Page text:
My Response: I've only recently come to the decision that a higher Choline Lecithin mix is perhaps optimal (after my kids were born) - because I've talked with other parents who have had great results with just the Lecithin.  My rationale for going with the choline bitartrate was two fold - one, because I had seen the old Mid 1980s - research that suggested high levels of Lecithin could be problematic for brain development (and this is why I would't go a whole lot higher than the the 3 or 4 grams a day level that is currently recommended as maximum).  Secondly - choline bitartrate is much more "concentrated" choline than Lecithin derived choline is.  You can buy 500mg Choline Bitartrate vitamins on the Internet very easily - but the highest concentration Lecithin/Phosophatidylcholine is something like 280 mg - so you can get a lot more choline into your body with a lot fewer pills with Choline Bitartrate.  That was the rationale before - but as I said, I've spoken with other parents now who took the pure Lecithin approach without any problems, and with all the benefits.  So if I were to have another kid - I'd go with all Lecithin, or at least 75% or higher Lecithin.


July 31, 2012

Pregnancy, Stress, Choline and Epigenetics - Later Life Stress and Anxiety

filed under: Choline Benefits Prenatal Choline Research Study

New research suggests that choline supplementation in pregnant women lowers cortisol in the baby by changing epigenetic expression of genes involved in cortisol production.

If you're sick from stress, a new research report appearing in the August 2012 issue of The FASEB Journal suggests that what your mother ate -- or didn't eat -- may be part of the cause. The report shows that choline intake that is higher than what is generally recommended during pregnancy may improve how a child responds to stress. These improvements are the result of epigenetic changes that ultimately lead to lower cortisol levels. Epigenetic changes affect how a gene functions, even if the gene itself is not changed. Lowering cortisol is important as high levels of cortisol are linked to a wide range of problems ranging from mental health to metabolic and cardiovascular disorders.

"We hope that our data will inform the development of choline intake recommendations for pregnant women that ensure optimal fetal development and reduce the risk of stress-related diseases throughout the life of the child," said Marie A. Caudill, Ph.D., a researcher involved in the work from the Division of Nutritional Sciences and Genomics at Cornell University in Ithaca, New York.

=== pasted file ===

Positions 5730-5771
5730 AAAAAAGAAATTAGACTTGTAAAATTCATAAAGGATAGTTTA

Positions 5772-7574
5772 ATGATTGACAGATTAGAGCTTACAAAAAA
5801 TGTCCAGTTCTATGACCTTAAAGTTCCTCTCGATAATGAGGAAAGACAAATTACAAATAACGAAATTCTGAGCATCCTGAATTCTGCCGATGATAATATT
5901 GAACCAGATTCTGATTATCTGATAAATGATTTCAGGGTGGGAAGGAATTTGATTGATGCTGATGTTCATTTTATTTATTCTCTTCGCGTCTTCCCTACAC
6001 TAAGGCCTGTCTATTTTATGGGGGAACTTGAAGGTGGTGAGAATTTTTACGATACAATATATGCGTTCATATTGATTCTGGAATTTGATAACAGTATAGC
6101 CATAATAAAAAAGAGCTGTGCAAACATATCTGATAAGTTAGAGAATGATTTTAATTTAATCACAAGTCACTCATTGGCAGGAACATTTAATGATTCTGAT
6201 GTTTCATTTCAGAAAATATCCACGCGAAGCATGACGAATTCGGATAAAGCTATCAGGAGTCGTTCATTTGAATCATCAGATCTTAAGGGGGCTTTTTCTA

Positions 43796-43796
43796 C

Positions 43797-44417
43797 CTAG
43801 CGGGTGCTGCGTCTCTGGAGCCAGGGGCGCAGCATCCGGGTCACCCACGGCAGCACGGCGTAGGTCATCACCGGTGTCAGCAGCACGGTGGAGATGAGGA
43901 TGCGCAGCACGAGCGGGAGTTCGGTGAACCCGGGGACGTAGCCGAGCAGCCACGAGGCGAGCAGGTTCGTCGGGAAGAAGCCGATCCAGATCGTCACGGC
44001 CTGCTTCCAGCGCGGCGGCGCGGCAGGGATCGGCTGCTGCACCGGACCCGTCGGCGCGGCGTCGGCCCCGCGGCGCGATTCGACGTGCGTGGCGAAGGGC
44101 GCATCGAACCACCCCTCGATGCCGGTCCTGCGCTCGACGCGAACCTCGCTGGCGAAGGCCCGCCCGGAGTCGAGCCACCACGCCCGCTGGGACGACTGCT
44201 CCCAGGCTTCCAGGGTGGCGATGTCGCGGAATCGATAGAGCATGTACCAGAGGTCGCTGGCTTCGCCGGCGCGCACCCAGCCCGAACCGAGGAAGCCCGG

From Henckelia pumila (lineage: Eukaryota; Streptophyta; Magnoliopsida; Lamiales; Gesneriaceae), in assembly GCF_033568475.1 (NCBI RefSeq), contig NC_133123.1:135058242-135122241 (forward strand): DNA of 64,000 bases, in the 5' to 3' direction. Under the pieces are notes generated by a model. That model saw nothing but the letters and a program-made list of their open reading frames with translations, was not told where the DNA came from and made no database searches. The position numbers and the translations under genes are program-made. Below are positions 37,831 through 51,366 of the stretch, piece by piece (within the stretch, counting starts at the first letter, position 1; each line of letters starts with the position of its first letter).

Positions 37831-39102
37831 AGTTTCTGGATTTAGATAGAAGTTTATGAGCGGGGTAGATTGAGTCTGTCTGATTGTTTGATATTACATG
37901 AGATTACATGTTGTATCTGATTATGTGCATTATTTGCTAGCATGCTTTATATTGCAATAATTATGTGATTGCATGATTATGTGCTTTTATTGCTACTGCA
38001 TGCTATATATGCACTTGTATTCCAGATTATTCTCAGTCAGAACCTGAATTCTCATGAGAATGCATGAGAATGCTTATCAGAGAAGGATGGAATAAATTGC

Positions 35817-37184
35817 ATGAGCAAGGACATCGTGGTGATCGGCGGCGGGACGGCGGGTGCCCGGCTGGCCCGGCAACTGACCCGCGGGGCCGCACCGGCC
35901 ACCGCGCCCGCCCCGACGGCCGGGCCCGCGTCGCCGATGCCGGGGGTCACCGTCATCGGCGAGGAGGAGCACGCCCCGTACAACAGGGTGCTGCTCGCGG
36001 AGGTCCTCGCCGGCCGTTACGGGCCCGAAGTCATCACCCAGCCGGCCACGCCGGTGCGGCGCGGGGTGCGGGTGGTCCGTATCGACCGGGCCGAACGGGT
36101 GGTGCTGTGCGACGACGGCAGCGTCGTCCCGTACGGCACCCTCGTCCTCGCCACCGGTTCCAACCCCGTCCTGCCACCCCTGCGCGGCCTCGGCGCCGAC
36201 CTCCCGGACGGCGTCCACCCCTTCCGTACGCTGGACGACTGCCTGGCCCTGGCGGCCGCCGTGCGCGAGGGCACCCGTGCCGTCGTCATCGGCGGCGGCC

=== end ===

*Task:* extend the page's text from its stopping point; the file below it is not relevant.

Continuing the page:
To make this discovery, Caudill and colleagues conducted a 12-week study involving pregnant women in their third trimester who consumed either the control diet providing 480 mg choline per day, a level that approximates current dietary recommendations, or the treatment diet which provided 930 mg choline per day. Maternal blood, cord blood and placenta tissue were collected to measure the blood levels of cortisol, the expression levels of genes that regulate cortisol, and the number of methyl groups attached to the DNA of the cortisol regulating genes (the epigenetic changes). Those from mothers who consumed the higher levels of choline showed reduced levels of cortisol.

"Depending on the relationship, one's mother can either produce stress or relieve it," said Gerald Weissmann, M.D., Editor-in-Chief of The FASEB Journal. "This report shows that her effect on stress begins even before birth. The importance of choline cannot be overstated as we continue to unravel the role it plays in human health and development."


July 31, 2012

The Right Vitamin Supplementation might lead to "Super Baby"

filed under: Choline Benefits
An interesting news article on CBS News - it seems that the world is slowly starting to wake up to the opportunities here:

"It is possible that eating more omega-3 fatty acids, choline, betaine, folic acid and vitamin B12, by mothers and fathers, possibly can alter chromatin state and mutations, as well as have beneficial effects...leading to birth of a 'super baby' with long life and [lower risk] of diabetes and metabolic syndrome," Singh told LiveScience. "This is just a possibility, to be proven by more experiments."